Building a town is all well and good, but maintaining and protecting is something else. The giant Izverg creatures are a constant threat to towns, able to destroy buildings and undo your hard work. The most common are the giants that look a bit like Godzilla, with these being able to fire blasts at targets. You then have the fast moving giant spiders that can climb buildings, flying rays that drop bombs and smaller flying Izverg that attack players in towns and when mining. To battle the bigger creatures players can create turrets which fire giant cannonballs at the Izverg. It’s quite a sight seeing various shots flying towards the monster at the same time, knowing other players are helping to keep a town safe, even if you can’t see them.
Yet after playing The Tomorrow Children there’s a feeling that this is only the beginning, with the game being a canvas that has yet to be added to. There are quite a few directions that Q-Games could take to keep people from finding the initial loop from getting stale. There will be only so many times players will get satisfaction from helping a town reach its goal by doing the same things.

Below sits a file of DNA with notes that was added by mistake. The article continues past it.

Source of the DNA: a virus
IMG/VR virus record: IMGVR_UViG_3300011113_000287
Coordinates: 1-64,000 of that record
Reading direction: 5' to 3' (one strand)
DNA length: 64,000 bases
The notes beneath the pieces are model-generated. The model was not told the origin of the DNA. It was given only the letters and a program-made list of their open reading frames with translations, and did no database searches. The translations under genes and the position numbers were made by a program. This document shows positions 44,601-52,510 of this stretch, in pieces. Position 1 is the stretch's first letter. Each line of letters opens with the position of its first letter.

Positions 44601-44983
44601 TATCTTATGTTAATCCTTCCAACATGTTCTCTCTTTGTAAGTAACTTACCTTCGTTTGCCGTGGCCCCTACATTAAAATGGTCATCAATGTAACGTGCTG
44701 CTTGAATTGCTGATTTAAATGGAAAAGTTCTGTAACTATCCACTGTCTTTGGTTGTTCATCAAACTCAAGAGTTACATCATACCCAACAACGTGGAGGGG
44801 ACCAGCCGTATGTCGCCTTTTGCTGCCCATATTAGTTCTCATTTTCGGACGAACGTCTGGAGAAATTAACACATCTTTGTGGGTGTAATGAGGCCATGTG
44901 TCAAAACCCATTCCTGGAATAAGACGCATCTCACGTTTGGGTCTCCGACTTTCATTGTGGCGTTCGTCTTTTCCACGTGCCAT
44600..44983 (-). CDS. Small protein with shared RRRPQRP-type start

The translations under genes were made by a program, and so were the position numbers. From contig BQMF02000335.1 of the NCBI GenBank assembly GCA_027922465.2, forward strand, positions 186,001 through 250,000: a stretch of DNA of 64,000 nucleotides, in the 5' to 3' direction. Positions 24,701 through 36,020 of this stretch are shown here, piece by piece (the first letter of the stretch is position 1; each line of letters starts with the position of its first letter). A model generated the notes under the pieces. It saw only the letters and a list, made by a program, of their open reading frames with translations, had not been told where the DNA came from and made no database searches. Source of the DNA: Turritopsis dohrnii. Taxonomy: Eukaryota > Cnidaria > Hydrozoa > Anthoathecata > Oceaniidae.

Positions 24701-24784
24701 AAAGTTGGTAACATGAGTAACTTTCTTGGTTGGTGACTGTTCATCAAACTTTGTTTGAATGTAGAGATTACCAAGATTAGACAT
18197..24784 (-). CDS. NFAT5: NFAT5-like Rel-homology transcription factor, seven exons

On a technical level, there’s the issue of the quite regular disconnects from the servers too, and it remains to be seen how the game will fare once the free to play portion opens up. The effect that will have on towns will be interesting, as it introduces a class of players that won’t have the Freeman dollars that founders have, though these can be found scattered about in game and can be bought via microtransactions.
The Tomorrow Children is at the beginning of its journey, with Q-Games’ next step one of the most important in shaping the game’s future. What is present shows promise, but after several days of playing it feels like most of what can be experienced has been. There’s already a sense of repetitiveness settling in, and it feels like something is missing, even if I can’t quite put my finger on what it is. On the flip side it really is great seeing players work together to help their towns grow, and finding ingenious ways to do so. The canvas is set and there is potential for a masterpiece to appear depending on what comes next.